For Supported Joints
plant-based treats for
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Brown Rice, Pumpkin Flour, Oats, Banana Meal, Nutritional Yeast, Potato, Sweet Potato, Linseed (5%), Apple, Carrot, Spinach, Coconut, Cranberry, Chia seeds, Kelp, Sunflower Oil (1%), Turmeric (0.5%), Glucosamine Hydrochloride (5000mg/kg) (0.5%), Curcumin (0.1%).
Crude Protein - 10%
Crude Fat - 8%
Crude Fibres - 8%
Crude Ash - 4%
As seen in
Vet formulated treats for supported joints
Our plant-based treats are enriched with glucosamine, curcumin and turmeric for support of joint health and are rich in omega 3 & 6 to ease joint mobility.
Packed with high quality, science backed ingredients.
Bananas are high in potassium, vitamin B6, & vitamin C, and magnesium, all of which helps to keep bones strong, maintain muscle function, improve brain function, and keep the immune system functioning well.
Pumpkin is rich in vitamin A and zinc and is great for your dog’s skin and coat. It also contains high amounts of an amino acid cucurbitacin, which is toxic to many common dog parasites and may help to expel worms.
Sweet potatoes provide an excellent source of dietary fibre, which may help the digestive system function more effectively. In humans, eating fibre on a regular basis has been shown to lower the risk of heart disease and certain types of cancers. They are highly nutritious and loaded with lots of vitamins and minerals too including Vitamin A, C, B3, B5, B6 manganese and copper.
As well as being high in vitamins and minerals, coconut is thought to have anti-inflammatory effects and help maintain healthy skin.
may help prevent urinary tract infections by preventing the bacteria and fungi from latching onto the wall of the urinary tract.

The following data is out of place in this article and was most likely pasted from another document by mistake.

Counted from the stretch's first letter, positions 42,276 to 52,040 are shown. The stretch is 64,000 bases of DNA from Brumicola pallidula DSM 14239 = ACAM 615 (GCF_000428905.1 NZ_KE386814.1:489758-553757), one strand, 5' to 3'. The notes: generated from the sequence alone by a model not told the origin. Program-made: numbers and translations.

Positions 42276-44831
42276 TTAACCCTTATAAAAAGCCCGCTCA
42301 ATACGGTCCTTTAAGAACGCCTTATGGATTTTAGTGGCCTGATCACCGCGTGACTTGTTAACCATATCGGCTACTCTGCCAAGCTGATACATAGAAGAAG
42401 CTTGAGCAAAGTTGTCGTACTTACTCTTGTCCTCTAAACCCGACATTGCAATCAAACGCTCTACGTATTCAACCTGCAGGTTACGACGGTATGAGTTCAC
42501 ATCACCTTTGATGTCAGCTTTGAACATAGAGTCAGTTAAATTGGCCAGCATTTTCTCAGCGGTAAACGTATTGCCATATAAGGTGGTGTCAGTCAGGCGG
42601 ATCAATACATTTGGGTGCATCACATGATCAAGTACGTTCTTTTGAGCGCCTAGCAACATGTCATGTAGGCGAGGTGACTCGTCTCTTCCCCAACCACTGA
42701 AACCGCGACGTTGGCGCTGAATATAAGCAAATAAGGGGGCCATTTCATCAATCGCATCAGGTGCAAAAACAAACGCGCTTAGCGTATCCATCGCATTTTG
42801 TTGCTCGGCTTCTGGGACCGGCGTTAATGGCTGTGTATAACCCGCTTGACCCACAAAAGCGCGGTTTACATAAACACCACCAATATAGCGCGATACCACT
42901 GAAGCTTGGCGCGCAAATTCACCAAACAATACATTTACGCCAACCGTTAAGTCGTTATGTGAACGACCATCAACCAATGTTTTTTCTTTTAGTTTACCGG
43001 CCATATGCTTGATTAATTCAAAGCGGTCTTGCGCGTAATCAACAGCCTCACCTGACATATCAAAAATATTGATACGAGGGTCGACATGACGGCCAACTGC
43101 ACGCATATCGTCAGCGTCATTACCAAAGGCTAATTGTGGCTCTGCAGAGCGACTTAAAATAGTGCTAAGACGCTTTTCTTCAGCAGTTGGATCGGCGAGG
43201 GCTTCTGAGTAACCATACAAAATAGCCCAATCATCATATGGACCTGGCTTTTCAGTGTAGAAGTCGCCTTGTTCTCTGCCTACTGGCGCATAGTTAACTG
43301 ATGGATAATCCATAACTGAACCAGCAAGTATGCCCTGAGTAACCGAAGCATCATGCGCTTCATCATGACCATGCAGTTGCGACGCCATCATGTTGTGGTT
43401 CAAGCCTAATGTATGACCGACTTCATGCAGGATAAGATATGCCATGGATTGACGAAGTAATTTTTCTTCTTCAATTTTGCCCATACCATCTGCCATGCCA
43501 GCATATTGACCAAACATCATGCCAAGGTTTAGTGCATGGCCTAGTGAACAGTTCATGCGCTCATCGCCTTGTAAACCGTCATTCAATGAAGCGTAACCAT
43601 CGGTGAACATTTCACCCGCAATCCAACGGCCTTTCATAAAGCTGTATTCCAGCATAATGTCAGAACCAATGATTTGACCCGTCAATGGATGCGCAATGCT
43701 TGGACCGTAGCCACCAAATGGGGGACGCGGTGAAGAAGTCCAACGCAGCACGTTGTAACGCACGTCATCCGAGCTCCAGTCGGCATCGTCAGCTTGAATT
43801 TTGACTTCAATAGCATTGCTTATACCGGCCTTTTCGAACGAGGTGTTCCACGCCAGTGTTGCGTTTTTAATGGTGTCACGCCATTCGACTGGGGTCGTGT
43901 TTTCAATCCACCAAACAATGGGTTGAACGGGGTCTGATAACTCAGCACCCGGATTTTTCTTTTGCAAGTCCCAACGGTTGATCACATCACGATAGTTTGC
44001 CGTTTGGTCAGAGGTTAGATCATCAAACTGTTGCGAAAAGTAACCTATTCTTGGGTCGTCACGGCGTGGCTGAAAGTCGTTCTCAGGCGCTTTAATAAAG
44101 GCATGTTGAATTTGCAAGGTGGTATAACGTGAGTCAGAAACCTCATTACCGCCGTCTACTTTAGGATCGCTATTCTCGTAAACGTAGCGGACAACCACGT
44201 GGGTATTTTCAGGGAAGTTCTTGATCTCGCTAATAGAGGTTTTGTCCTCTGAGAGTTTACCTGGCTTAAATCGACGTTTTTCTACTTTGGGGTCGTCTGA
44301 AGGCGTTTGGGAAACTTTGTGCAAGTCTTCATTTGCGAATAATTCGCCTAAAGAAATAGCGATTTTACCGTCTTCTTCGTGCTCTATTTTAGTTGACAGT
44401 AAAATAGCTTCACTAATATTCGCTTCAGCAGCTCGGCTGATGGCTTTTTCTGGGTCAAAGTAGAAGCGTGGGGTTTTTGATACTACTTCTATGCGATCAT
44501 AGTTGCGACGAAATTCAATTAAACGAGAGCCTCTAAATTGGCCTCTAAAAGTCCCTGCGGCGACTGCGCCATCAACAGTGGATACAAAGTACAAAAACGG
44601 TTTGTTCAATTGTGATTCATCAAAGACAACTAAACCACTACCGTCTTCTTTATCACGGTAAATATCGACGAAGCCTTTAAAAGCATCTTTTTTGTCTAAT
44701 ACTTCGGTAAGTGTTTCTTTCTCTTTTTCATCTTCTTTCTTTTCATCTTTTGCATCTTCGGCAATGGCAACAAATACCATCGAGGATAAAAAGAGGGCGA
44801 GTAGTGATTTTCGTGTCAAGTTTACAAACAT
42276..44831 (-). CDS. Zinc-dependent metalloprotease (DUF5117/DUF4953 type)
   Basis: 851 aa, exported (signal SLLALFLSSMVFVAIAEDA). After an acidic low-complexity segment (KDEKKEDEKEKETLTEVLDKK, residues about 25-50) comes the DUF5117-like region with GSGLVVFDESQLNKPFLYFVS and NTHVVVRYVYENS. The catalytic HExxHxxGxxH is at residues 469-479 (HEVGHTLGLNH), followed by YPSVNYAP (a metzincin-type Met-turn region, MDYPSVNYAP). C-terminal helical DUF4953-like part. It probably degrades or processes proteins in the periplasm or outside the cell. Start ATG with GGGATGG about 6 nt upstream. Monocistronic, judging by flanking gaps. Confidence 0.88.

Apples are a great source of vitamin A and vitamin C which have antioxidant properties to help control inflammation.
Carrots contain essential vitamins and minerals like beta carotene which dog’s convert to Vitamin A. They are also rich in vitamin K and potassium, great for your dogs eyes and immune system.
Spinach is full of iron, magnesium, and essential vitamins such as vitamin A, vitamin C, vitamin E, and vitamin K. This means it has all sorts of benefits such as maintenance of bone health and antioxidant effects.
Kelp is high in all sorts of health boosting goodies such as minerals, iron, calcium and amino acids and may even reduce dental plaque and tartar build-up.
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Don’t dogs need meat?
Lots of people think dogs require meat in their diet but there is scientific evidence to prove that dogs thrive on plant-based diets (7, 11, 31, 54). In fact some of the longest living dogs on record were fed entirely plant-based, like Guinness World Record holder Bramble, who lived to the age of 25 (16, 17). In one study reported by world renowned vet and professor of animal welfare at The University of Winchester Dr. Andrew Knight, the median life expectancy of plant-based dogs was reported to be almost 13 years old (11), which is above average (32) and in certain parts of the world like India and Sri-lanka dogs have also been thriving on plant-based diets for generations (18).
Moreover, a recent peer reviewed study that monitored thousands of dogs eating various diets found that those on vegan diets lived up to 18 months longer than those eating conventional meat-based diets (54). Another research group found that dogs eating vegan diets required fewer lifetime medications and needed to visit the vet less frequently for health concerns (55). There’s now even data to show that plant-based dogs experience health benefits that their meat-eating counterparts don’t, such as improvements in gut health, resolution of skin complaints and reduction in anxious behaviours like aggression (59). One study also showed that dogs suffering from vitamin D deficiency after being fed a variety of popular meat based diets saw a resolution in their deficiency after switching to a vet formulated vegan dry food diet (72). The take home message is that dogs do not require meat, they need protein but this can come from delicious plant-based sources too (4, 5, 6, 31).